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Author's profile photo Tim Clark

Can SAP HANA Crunch U.S. Unemployment Numbers?

/wp-content/uploads/2012/10/sign1_146583.jpgWhen it was recently announced the U.S. unemployment rate fell to 7.8% after the economy added 114,000 workers in September and August, some very public figures cried foul and vented on Twitter. Mad Money’s Jim Cramer also took to Twitter but for a slightly different reason. Here’s his famous Tweet that suggests SAP should crunch the numbers in question:

“Just give the payroll calc job to $SAP or $TIBX and we can get them daily!”

Can SAP HANA accurately crunch the U.S. unemployment figures via national payroll data? Daily?! I checked in with a few of SAP’s HANA experts to find out.

We can really only speculate, as nobody collects this data today,” said David Hull, Senior Manager, Technology & Innovation Platform Marketing at SAP Labs. “Hence the controversy over the recent numbers – they’re not based on hard data, and so they’re likely accurate within a certain margin of error.”

To clarify the process, Jim Cramer is suggesting companies send their payroll data to someone like SAP, in addition to the way companies are currently required to report to the IRS. “That way, not only is the jobs report based on hard data, it also can be reported daily instead of only quarterly,” said Hull.

To determine how much data this is, Hull said you would need to visualize and estimate the data set which might consist of an irreversible hash of a person’s social security number (to anonymize it, yet still report on a individualized basis), how many hours per week they worked, who they worked for (represented by a hash of the company’s employer ID or social security number), zip code, age, etc.

With around 200 million people in the database (including active workforce and educational institutions reporting data), Hull estimates around 1KB of data per person, per payroll period.

“Unless my math is wrong, that’s about 10TB of data per year,” said Hull. “Let’s say you want to size for three years of data, that’s 7.5TB compressed, which would require a 16-node cluster with 16TB of DRAM. We have partners that ship these today.”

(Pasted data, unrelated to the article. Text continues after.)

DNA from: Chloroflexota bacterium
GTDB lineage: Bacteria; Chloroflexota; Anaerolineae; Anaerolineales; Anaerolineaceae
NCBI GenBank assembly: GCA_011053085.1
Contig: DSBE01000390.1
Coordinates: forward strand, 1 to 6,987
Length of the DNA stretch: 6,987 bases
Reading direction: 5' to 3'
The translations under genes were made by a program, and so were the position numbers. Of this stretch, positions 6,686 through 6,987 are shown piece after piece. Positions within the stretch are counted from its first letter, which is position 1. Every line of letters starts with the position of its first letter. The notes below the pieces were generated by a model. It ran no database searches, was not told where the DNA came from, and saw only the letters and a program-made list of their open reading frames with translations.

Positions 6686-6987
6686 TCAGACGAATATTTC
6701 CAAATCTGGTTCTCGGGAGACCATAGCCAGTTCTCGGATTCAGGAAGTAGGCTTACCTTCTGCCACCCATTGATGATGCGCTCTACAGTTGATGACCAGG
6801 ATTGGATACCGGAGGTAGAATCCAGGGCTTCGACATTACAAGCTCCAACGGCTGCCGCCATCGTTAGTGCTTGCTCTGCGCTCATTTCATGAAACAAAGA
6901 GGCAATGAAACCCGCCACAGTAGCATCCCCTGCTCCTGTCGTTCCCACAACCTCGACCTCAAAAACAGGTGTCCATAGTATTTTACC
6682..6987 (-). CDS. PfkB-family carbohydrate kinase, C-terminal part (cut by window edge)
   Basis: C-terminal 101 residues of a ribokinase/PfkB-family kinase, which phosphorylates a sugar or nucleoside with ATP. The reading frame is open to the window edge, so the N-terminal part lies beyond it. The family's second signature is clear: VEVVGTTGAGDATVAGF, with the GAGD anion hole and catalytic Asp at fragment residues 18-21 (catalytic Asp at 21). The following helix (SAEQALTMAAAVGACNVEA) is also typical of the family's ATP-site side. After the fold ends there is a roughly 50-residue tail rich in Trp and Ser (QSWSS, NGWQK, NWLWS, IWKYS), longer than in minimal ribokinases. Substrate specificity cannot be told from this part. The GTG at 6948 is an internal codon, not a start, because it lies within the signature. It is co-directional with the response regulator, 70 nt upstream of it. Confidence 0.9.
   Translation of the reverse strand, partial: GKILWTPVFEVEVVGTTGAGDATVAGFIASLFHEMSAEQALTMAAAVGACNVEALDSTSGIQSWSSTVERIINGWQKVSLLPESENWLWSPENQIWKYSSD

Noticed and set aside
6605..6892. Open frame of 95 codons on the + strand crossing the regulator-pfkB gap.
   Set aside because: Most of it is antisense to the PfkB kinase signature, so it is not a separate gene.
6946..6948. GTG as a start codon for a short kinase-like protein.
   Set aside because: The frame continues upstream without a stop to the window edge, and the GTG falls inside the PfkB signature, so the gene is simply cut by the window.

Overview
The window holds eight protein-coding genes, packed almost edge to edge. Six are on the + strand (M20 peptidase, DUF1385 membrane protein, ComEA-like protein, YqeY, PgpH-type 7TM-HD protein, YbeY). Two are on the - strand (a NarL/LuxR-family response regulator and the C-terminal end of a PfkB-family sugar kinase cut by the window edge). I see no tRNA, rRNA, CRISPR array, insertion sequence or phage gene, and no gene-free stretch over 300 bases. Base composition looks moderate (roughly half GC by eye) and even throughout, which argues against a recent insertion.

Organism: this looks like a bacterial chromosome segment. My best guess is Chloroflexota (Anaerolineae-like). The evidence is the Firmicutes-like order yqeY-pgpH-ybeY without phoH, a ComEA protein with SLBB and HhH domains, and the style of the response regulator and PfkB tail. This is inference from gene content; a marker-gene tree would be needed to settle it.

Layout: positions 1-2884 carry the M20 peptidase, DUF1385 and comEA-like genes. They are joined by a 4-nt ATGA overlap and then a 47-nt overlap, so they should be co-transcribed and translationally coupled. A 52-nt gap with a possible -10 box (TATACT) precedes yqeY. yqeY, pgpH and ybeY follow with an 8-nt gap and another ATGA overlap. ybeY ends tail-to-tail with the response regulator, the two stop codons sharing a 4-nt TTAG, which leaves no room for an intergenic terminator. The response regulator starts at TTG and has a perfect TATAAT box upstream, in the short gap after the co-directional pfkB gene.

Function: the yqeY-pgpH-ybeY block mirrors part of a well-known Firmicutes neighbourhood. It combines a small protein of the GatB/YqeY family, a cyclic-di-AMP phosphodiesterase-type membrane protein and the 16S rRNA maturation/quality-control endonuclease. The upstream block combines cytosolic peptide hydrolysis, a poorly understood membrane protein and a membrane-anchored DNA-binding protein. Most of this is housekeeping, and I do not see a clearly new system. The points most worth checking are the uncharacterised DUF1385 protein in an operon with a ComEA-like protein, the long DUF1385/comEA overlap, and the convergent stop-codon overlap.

Of course, getting all U.S. businesses to send SAP their payroll data would be a project that would take some time to complete. Is there a near-term pilot that would simulate what Jim Cramer is asking? Joe King, Chancellor, SAP HANA Academy, thinks there is via the following:

  • Immediately load all appropriate historitcal labor statics data into a SAP HANA data mart on the external facing site
  • Build out a complete set of analytics on top of that data
  • Search out paycheck issuing  companies to have them send us their historical data
  • Determine if those paycheck companies ‘ numbers are indicative of a change in the labor statics as reported today

“We can then meet Jack Welch’s challenge of knowing when the announced labor statics are not supported by other metrics,” said King. “We could then do real time analysis.”

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      Author's profile photo Jelena Perfiljeva
      Jelena Perfiljeva

      I'm hoping you're just using this as an abstract example of data volume vs. SAP HANA abilities. Not sure the US employees would be very fond of sending their sensitive personal information to a private company. Also, no disrespect, but if we can't trust IRS, who says we can trust SAP? šŸ˜•

      Author's profile photo Tim Clark
      Tim Clark
      Blog Post Author

      Jelena, yes, I think more than anything this is a "what if" scenario. Even if it became reality I don't think this would be a situation where SAP "owns" the data...more of how IRS and other agencies can benefit from SAP HANA. Also, I think it's pretty cool that Jim Kramer understands at a base level what SAP can do.